Now, eight months on from the incident, as we sit this evening in Gorilla, a city-centre bar under a set of railway arches near Oxford Road station, we have our interview interrupted by a pair of young women keen to have their photo taken with the king.
“We’ve been here for about an hour waiting for our opportunity!”
“I was just, like, ‘summon the courage!’ I’ll bloody ask him!”
Burnham obliges and they gather together, handing a phone to Kevin, our photographer, who happens to be Kevin Cummins, the photographer, better known as the Manc behind every iconic photograph of Joy Division, The Smiths, Stone Roses, Oasis – and now the most high-pressure phone snap of his career. “He’s more well known than me,” Burnham tells them.
“Are you? It better be a good picture then!”
Photo taken, the pair collapse into excited chatter.
“Do you know what you do? You stand up for the opinion of the people.”
“Yeah, for us young ’uns you’re the politician that everyone went with! Do you think you’ll run for Labour leader?”
“You’re stuck with me as mayor,” Burnham says.
“You’re stuck with me as mayor, I’m afraid,” he continues.
“Are you staying out this evening or are you just having a quiet few?”
“Why don’t you come out with us?”
Invitation politely declined, Burnham returns to his seat in a booth by the window.
The question of whether he’ll run for Labour leader is one that has followed the politician since that moment outside the Bridgewater Hall.
At the time of our meeting, the Labour Party was a week away from a must-win by-election in Batley and Spen (one that they eventually did win by just 323 votes). The previous month, its leader, Keir Starmer, was forced to hand his deputy, Angela Rayner, a major promotion following a botched reshuffle that was itself triggered by disappointing local election results.
For many, Burnham (northern, emotional, decent coats) offered the kind of impassioned politics that Starmer (bright, principled but ultimately tepid) did not. The cold reality, however, is that Burnham has been rejected as leader by the Labour Party not once, but twice before: first in 2010, when he stood against, and was beaten by, Ed Miliband; and second, in 2015, when he finished a remote second to an insurgent Jeremy Corbyn.
What feels different now, perhaps, is that Burnham, some 200 miles away from the Westminster bubble, has been able to put clear distance between himself and the internal battles of the party. Was it a deliberate separation?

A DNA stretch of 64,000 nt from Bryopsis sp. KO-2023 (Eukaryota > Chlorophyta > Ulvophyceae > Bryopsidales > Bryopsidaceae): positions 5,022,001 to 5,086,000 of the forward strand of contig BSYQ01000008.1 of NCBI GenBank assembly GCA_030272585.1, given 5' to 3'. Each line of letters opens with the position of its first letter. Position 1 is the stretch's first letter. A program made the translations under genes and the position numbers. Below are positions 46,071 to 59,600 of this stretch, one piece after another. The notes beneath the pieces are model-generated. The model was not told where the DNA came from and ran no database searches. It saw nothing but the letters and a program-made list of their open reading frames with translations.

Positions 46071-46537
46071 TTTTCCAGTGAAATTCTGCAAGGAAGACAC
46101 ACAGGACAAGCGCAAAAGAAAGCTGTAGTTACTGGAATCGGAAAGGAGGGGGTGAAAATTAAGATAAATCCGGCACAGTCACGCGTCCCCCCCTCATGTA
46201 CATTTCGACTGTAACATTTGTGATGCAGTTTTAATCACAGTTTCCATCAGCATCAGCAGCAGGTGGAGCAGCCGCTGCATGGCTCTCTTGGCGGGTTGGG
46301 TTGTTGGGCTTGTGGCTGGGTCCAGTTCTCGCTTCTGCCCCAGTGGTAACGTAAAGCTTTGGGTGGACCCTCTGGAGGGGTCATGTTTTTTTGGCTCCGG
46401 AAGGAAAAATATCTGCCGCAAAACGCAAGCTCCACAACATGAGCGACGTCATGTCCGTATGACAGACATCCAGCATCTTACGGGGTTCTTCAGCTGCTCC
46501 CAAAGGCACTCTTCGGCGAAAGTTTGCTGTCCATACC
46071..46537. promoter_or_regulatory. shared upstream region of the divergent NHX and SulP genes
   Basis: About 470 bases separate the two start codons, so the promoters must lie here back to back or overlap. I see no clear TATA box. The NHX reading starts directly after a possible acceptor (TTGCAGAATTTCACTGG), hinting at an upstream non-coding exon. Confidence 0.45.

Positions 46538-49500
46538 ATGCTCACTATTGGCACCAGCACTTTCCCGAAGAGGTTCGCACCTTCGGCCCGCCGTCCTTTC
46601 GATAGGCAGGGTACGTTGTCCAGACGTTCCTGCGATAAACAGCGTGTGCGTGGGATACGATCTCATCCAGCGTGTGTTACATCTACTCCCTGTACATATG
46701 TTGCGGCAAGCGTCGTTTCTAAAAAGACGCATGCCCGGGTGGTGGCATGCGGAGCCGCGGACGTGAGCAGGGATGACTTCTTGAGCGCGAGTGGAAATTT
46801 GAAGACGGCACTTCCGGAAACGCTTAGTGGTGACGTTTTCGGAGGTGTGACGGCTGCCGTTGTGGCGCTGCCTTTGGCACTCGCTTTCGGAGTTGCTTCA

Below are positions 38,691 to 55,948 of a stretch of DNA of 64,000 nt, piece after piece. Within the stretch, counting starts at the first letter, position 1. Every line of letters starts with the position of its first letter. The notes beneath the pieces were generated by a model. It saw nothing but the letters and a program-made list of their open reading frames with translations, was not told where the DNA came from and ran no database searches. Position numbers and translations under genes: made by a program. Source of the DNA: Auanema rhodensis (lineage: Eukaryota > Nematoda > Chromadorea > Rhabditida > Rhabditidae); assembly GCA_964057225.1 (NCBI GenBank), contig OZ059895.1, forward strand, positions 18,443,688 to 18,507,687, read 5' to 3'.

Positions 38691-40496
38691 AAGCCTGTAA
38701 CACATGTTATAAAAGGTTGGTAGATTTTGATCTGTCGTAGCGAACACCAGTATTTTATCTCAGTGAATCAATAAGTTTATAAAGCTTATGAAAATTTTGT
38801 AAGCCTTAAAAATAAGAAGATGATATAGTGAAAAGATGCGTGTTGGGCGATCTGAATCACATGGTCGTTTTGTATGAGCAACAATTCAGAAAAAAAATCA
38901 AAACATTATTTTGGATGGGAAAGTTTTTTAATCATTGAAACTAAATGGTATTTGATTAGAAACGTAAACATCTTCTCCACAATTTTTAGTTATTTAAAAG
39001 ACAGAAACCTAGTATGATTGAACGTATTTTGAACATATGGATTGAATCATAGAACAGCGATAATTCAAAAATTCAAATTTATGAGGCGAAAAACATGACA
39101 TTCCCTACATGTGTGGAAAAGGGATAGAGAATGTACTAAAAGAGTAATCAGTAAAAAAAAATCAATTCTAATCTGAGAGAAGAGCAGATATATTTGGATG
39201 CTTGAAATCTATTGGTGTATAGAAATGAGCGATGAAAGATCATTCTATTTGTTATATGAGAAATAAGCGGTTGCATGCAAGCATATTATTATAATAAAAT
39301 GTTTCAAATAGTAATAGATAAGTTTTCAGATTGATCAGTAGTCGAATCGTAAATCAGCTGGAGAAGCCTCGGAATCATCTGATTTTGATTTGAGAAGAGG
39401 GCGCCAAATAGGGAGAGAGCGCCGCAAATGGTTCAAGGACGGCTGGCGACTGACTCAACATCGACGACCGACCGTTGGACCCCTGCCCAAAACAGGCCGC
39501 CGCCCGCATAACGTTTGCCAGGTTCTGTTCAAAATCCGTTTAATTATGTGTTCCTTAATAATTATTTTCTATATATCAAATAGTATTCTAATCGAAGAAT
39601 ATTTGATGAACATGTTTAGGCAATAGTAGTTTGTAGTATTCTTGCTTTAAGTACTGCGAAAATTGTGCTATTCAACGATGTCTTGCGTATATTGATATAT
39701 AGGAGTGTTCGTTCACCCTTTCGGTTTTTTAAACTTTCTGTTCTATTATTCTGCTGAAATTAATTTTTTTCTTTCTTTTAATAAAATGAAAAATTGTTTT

“I’m not saying it’s not true,” he says, choosing his words carefully. “But there’s more motor in my own personal happiness and my own sense of what I needed to do. It wasn’t a convenient way of avoiding Labour. It wasn’t. It’s happened that it has been a convenient way of not embroiling myself in all that. But that is only because I didn’t want to be embroiled in all of that.
“This job has been actually about reconnecting myself with what I am doing and what I can do to make a difference. And it just so happens that we took a side-step out of… out of Labour bollocks, basically.”
Part of what makes the Burnham resurgence of the last year all the more interesting is the fact that for many years he was, to put it bluntly, part of said Labour bollocks.
Politically on the soft left of the party, he was seen as a career politician in the New Labour mould. A “Westminster team player” as he puts it to me; one who started his career in government under Tony Blair and ended it under the diametrically opposed Jeremy Corbyn. That surely takes some ambition.
You can feel that ambition in him now, too. It’s there in his headline-grabbing policies: a 2017 promise to wipe out rough sleeping in Manchester by 2020 (target missed) or to bring the region’s buses back under public control (successful and coming into play until 2024). It’s definitely there in his willingness to pick a fight with Sturgeon, buoyed by his standoff with central government last year. As a member of Ed Miliband’s shadow cabinet put it to The Guardian at the time: “One of Andy’s gifts is to convince himself that the best thing for him also happens to be the right thing to do.”
He’s been questioned a lot about a return to Westminster, most recently in a New Statesman cover story (response: “I ain’t going back any time soon”). Is there a world in which he could ever see himself not being part of the Labour Party?
“It’s hard to see that,” he says slowly. “I feel like Labour has drifted away from me over the years if I’m honest, in that I don’t think they’ve always treated me very well. That’s a bit of a personal gripe but I don’t think they’ve always properly dealt with me. I can’t imagine that there would be a circumstance where I wouldn’t vote for them. But they do need to change. I’m not going to say they don’t. They do.”
I ask what a changed Labour Party looks like to him. Is it greater devolution to the regions? A handing over of power to the so-called “red wall” of traditional Labour voters, lost to the Tories in the last election?
“Honestly, I think so,” he says, describing devolution as “the ability to have policies that are right for Manchester, rather than policies that are right for London”.
“Devolution creates the opportunity for a different way of connecting with the public and allows you to have a different conversation with them,” he continues. “Because it’s about place, not party, so you’re just talking about what unites us all – which is a love of this place and this city – and about dealing directly with the things that actually matter.”
And as for his own role within that?
“I think Westminster politics is struggling to show how it can be a noble thing. Whereas I think in this role you can show how politics can be more noble again, in that it can listen better and it can make real change happen. I don’t necessarily have things like ‘legacy’. I don’t really think every day about what my legacy’s going to be. But if there was one, I don’t want English devolution to burn brightly and [then] get washed away by an incoming government.
“I want to make change happen that I think is right. I want to give this place a proper, strong voice. And I hope I have,” he concludes. “The one thing I would want everyone to think is that I threw my heart into it. That’s all I would ask.”